Methods used by Parnell to achieve his aims up to 1882

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  • Methods used by Parnell up to 1882
    • The Land League
      • An agricultural depression hit Ireland in the late 70's due to poor harvesters in 1877-79 and more famine in West Ireland. Lead to fall in food prices= lower income for farmers= eviction of tenants. In 1879 1000 families had been evicted. Thus begun the 'Land War' 1879-82.
      • Parnell was encouraged by Davitt (a lead protester, a man who had hated the landlord class after his family were forced out of Ireland during the famine) to speak at a demonstration in Westport. He told peasants to 'hold a firm grip of your lands'.
        • This was part of Parnell's calculated prep for the Leadership struggle following Butt's death.
      • Parnell became president of the Land League when it was created in 1879 by Davitt. This, he believed, would encourage the cause of Irish nationalism and give leverage to the Home Rulers at Westminster- he didn't really 'hate' the landlords like Davitt- he was a landlord himself!
        • Also argued that it would force govt to introduce land reform which would mean landlors would back the Home Rule movement because they have been deprived of their priviledges.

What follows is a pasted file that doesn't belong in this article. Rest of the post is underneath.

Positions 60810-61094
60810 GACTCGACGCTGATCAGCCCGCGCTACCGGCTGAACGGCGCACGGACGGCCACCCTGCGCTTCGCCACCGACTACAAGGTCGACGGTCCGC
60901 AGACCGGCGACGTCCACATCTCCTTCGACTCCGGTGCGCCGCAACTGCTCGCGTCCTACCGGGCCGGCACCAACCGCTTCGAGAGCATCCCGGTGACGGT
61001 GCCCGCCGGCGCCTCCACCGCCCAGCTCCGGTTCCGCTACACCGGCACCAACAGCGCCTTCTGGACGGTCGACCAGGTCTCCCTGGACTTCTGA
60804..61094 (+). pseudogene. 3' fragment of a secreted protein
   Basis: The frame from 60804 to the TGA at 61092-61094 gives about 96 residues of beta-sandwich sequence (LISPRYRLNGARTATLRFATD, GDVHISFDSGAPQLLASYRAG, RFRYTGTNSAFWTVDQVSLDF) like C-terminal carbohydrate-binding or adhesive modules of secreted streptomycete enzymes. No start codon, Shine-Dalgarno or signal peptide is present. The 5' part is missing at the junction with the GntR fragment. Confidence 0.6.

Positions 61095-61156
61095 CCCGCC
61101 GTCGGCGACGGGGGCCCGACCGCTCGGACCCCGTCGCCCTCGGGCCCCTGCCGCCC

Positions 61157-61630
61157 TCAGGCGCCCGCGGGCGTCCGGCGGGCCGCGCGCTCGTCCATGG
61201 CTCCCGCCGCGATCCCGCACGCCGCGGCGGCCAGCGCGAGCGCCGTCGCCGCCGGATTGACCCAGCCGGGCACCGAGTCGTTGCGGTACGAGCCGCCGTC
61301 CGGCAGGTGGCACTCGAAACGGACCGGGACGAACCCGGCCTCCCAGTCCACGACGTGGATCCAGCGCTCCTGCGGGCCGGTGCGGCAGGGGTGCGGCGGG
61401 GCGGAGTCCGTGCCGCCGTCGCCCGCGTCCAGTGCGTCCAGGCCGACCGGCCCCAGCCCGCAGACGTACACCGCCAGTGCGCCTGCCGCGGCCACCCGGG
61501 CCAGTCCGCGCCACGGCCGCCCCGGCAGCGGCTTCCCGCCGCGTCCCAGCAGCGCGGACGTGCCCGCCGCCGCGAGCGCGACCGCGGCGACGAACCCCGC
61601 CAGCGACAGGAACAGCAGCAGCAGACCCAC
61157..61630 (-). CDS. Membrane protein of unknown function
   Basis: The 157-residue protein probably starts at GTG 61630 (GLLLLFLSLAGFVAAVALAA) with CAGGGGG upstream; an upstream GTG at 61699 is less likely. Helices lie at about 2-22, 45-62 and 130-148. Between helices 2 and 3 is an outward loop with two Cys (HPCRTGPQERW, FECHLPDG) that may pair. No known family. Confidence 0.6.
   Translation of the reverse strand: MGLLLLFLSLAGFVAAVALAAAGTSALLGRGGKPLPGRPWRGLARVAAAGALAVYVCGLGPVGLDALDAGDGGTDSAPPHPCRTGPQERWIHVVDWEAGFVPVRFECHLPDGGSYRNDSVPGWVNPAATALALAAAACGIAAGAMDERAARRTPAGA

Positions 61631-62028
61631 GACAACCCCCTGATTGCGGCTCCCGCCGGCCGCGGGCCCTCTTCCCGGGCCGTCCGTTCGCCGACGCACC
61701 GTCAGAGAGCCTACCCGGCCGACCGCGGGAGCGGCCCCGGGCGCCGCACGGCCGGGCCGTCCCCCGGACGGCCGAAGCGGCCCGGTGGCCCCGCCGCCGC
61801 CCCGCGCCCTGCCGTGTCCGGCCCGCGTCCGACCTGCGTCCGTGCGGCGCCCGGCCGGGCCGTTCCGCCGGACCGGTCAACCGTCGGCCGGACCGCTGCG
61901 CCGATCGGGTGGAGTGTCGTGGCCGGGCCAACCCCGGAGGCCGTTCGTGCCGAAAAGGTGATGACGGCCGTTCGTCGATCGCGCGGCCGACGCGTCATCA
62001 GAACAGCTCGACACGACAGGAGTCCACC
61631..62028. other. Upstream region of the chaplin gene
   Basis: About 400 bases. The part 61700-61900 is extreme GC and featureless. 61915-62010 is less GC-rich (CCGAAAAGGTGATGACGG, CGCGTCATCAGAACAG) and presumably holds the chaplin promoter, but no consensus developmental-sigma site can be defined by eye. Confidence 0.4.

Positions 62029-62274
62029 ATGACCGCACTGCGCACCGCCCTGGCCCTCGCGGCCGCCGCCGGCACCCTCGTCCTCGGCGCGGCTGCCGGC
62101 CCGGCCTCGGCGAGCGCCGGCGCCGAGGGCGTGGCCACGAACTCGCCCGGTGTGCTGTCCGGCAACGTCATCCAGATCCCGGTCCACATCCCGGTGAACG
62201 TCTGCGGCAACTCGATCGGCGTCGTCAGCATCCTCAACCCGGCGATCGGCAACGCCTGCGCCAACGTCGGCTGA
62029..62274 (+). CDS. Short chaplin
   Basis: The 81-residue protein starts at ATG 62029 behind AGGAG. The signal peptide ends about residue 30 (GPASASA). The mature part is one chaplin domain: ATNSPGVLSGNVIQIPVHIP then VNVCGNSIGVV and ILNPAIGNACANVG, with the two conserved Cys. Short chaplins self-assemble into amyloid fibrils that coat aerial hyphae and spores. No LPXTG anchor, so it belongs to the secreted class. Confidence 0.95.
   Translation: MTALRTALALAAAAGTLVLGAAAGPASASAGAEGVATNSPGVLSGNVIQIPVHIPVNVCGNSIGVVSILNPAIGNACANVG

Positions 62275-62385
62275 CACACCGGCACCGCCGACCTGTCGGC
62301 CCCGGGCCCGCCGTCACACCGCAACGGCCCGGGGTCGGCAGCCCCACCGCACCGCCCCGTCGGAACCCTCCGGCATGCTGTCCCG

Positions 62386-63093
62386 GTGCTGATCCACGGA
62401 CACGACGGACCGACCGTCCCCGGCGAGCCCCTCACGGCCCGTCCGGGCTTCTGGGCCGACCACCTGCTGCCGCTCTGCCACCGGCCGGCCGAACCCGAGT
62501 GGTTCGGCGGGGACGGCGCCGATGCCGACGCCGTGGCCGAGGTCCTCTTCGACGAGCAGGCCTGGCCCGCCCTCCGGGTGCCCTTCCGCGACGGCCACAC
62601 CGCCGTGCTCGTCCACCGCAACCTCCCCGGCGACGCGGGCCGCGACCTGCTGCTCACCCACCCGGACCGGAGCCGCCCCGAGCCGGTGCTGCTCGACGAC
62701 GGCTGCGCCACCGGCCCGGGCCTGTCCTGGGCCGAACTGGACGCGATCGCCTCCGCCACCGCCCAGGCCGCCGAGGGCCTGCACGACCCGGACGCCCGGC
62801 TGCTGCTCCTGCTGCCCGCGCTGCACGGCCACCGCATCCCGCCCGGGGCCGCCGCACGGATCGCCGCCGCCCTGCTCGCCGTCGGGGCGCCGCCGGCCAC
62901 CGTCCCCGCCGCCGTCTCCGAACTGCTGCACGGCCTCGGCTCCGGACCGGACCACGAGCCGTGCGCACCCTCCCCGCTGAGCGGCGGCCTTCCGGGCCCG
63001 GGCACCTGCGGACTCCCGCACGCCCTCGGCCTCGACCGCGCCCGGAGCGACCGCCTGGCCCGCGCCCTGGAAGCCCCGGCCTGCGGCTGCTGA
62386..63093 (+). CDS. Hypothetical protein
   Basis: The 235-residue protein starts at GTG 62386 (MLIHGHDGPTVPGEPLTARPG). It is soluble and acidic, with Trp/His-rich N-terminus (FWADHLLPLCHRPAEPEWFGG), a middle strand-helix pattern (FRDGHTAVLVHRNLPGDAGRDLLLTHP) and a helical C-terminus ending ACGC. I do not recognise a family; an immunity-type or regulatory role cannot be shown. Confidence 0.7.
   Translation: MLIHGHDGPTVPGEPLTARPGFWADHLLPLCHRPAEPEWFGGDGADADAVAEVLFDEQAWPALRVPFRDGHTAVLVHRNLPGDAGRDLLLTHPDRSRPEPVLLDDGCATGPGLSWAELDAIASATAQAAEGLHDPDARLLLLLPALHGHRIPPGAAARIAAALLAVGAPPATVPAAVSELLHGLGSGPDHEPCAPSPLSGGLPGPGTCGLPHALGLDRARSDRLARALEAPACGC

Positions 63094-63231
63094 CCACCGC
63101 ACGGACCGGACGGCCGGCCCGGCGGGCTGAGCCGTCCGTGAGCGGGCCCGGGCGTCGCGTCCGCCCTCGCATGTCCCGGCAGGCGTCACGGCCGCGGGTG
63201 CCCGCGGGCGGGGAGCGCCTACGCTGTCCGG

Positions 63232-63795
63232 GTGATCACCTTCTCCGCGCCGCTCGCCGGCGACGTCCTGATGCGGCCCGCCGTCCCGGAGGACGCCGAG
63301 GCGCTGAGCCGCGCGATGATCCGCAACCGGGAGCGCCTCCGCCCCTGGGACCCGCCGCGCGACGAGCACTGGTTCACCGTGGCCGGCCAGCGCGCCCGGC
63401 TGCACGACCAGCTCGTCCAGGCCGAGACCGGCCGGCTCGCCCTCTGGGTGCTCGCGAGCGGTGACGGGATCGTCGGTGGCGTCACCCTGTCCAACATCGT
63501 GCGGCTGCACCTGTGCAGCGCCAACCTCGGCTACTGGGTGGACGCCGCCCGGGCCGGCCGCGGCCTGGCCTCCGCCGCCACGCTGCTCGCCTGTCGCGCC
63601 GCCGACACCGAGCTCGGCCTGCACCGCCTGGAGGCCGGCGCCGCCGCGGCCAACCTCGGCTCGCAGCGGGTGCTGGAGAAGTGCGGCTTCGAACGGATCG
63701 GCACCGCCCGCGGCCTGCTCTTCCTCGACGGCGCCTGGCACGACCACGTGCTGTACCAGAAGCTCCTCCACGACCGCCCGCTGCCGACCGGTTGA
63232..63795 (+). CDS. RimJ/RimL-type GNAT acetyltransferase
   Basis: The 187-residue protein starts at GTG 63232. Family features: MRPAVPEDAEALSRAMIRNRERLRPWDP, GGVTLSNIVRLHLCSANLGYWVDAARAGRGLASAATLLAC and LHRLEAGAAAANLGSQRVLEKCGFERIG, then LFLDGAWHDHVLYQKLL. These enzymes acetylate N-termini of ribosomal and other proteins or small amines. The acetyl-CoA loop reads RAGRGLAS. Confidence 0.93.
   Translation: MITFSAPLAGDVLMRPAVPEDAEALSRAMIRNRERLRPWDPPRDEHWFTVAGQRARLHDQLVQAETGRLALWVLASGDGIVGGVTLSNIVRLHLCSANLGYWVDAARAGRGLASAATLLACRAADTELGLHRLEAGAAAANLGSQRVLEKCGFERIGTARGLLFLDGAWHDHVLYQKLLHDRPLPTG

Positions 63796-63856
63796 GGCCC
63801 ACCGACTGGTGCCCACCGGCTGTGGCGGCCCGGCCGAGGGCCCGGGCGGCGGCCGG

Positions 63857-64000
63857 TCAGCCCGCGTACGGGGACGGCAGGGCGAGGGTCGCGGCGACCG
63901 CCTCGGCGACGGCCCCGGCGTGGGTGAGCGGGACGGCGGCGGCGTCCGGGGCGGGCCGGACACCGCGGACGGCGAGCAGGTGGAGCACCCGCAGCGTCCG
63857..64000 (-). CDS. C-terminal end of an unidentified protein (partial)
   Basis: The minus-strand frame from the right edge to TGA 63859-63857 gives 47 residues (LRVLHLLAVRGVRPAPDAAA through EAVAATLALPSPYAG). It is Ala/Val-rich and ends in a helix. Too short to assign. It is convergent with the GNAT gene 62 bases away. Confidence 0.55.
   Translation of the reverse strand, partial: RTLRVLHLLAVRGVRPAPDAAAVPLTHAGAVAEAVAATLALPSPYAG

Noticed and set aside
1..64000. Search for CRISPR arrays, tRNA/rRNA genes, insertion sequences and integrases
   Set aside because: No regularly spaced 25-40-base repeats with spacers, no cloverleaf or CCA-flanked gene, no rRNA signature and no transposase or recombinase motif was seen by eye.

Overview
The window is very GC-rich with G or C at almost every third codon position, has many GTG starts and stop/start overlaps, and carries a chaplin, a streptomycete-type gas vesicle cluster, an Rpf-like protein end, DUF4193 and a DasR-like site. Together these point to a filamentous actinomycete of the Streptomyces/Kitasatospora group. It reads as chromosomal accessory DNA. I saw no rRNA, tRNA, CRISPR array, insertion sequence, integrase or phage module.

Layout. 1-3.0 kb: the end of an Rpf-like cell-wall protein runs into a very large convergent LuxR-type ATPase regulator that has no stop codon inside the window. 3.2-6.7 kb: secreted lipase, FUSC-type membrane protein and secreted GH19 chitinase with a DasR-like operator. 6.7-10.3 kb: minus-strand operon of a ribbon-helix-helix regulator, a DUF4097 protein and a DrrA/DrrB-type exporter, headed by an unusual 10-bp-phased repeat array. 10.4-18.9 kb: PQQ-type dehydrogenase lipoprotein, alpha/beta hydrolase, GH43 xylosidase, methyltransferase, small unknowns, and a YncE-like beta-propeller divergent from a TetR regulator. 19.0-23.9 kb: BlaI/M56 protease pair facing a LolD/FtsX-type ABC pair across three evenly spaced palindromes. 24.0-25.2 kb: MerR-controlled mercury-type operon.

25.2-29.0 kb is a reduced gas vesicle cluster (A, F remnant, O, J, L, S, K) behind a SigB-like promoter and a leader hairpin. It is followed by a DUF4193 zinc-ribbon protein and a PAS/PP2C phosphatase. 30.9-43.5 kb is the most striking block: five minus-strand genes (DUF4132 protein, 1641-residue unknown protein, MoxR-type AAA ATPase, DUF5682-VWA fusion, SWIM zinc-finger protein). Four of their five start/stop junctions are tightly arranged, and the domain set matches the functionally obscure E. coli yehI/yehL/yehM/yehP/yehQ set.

• The Second Land Act
      • After his arrest in 1881, the Irish Party was more unified than ever. Emphasised by Parnell's deliberate refusal to agree to the secession of the Irish Party from the HoC in response to militant's demands in protest of repressive policies.
    • The Kilmainham Treaty 1882
      • Parnell avoided using the support of either the militants or the moderates over the Land Act 1881 by crticising aspects of it without completely rejecting it.
      • Parnell denounced Gladstone as a 'masquerading knight' and was arrested for 'wrecking the working of the Land Act'. This switched attention from Parnell's indecisiveness to the deceitfulness of Gladston and Forster who soon banned the Land League after his arrest.
        • He again avoided conflict, once writing to his mistress that 'it is a fortunate thing [that he] was arrested as [national] movement is breaking fast and all shall be quiet in a few months when I released.'
      • Once the treaty had been written up for Parnell's release, he agreed to use his influence on the militants to accept and support the Land Act. He also agreed to co-operate with the Liberal party in forwarding policy in the future.
      • The relationship between Gladstone and Parnell was shaken after the Phoenix Park murders of Cavendish and Burke by the Irish 'Invincibles' but Parnell redeemed himself by being horrified and shocked.

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